Agriculture schemes are always required for two reasons. Firstly to maintain the agriculture growth and secondly to provide a consistent employment to the rural population . India is primarily an agricultural economy, because more than 50 percent of its population still involves itself in agriculture and allied activities. Further, agriculture contributes around 14% to GDP of India. With these facts, we can easily understand the importance of agriculture and its contribution to Indian economy. But, agriculture has largely stagnated and scope for expansion is limited, hence the focus should be on how to improve agricultural production and productivity. One such focus area is irrigation where state intervention is required, irrigation has direct bearing on improved production and productivity as our agriculture profile is largely monsoon dependent or rain fed. Realizing the same launch of PMKSY is a move in right direction.
The major Objectives of PMKSY are:-
- To attract investments in irrigation,
- Expand cultivable area under irrigation,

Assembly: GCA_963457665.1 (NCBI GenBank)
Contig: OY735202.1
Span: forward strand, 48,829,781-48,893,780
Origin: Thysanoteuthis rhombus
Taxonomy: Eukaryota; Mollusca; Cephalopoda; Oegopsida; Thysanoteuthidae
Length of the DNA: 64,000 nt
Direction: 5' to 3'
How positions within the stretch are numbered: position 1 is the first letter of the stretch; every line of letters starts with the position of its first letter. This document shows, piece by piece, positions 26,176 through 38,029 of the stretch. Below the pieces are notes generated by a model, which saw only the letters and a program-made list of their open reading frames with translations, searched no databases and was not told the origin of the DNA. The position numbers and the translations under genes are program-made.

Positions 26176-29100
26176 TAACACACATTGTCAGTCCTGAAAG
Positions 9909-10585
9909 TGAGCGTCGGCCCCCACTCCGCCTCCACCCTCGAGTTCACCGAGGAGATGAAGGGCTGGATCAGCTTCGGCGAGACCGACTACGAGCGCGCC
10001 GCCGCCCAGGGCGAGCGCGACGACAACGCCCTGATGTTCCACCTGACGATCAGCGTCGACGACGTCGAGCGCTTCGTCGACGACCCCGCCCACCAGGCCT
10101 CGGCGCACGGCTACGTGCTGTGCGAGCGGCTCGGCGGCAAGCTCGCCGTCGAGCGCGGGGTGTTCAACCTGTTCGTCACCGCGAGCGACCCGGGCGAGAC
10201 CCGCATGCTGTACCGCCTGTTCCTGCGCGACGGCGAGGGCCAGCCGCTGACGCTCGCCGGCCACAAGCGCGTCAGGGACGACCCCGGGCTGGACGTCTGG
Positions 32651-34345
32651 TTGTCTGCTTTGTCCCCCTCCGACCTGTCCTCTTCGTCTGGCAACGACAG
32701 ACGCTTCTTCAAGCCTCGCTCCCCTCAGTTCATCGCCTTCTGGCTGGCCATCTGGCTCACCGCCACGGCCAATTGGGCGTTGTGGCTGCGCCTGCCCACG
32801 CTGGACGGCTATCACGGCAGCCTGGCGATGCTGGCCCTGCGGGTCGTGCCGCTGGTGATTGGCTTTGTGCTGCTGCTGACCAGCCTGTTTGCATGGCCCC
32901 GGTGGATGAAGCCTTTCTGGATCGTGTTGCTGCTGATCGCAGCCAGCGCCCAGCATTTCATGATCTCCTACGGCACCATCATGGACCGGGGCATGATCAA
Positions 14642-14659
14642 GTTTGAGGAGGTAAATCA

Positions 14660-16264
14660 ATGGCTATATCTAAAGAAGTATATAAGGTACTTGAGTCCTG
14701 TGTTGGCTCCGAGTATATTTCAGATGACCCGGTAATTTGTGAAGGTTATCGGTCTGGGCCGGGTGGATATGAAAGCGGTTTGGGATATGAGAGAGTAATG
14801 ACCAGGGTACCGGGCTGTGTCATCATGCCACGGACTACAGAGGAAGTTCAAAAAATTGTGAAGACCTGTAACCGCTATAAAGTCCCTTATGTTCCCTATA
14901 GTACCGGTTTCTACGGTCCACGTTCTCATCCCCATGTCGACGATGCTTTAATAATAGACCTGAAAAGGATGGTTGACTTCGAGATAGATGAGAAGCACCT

- Improve on-farm water use efficiency to reduce wastage of water,
- Enhance the adoption of precision-irrigation and other water saving technologies (More crop per drop),
- Enhance recharge of aquifers and introduce sustainable water conservation practices by exploring the feasibility of reusing treated municipal wastewater for peri-urban agriculture, and attract greater private investment in precision irrigation system.
Under PMKSY the priority is accorded to conserving water, its management and also to expand the coverage of irrigation, which is aptly said as ‘Har Khet Ko Pani’. Water use efficiency is also of particular focus of the scheme i.e. ‘More crop per drop’
I.PMKSY has merged a few already functioning schemes viz. Accelerated Irrigation Benefit Programme (AIBP), Integrated Watershed Management Programme (IWMP) and the On Farm Water Management (OFWM).
II.The nodal agencies for implementation of the scheme are Ministries of Agriculture, Water Resources and Rural Development dealing with their own sub-components. Like, Ministry of Rural Development is primarily concerned with rainwater conservation, construction of farm pond, water harvesting structures, small check dams and contour bunding etc.
The Min of Water Resources will concern itself with measures for creation of irrigation sources. Like, construction of diversion canals, field channels, water diversion/lift irrigation, including development of water distribution systems.